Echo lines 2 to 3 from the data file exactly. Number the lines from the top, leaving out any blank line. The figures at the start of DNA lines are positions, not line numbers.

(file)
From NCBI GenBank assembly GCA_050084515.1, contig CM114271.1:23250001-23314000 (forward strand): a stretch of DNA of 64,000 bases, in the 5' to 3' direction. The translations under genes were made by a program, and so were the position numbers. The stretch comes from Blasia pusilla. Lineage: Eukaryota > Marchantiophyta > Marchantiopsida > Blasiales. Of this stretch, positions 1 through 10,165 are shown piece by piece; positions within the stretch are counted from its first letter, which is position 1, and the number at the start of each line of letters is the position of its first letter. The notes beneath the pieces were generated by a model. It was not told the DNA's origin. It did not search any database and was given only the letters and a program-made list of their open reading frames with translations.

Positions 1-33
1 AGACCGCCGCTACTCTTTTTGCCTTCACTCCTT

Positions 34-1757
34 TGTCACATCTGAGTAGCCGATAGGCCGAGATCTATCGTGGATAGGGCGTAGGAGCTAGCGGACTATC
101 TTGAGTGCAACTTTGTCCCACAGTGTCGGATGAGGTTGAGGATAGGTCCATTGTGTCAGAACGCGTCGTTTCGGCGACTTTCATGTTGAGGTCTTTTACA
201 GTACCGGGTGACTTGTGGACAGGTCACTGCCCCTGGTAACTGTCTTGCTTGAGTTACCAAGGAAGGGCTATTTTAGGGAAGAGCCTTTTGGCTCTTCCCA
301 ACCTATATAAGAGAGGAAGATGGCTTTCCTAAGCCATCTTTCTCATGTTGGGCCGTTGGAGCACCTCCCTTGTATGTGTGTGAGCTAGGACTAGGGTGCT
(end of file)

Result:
Positions 1-33
1 AGACCGCCGCTACTCTTTTTGCCTTCACTCCTT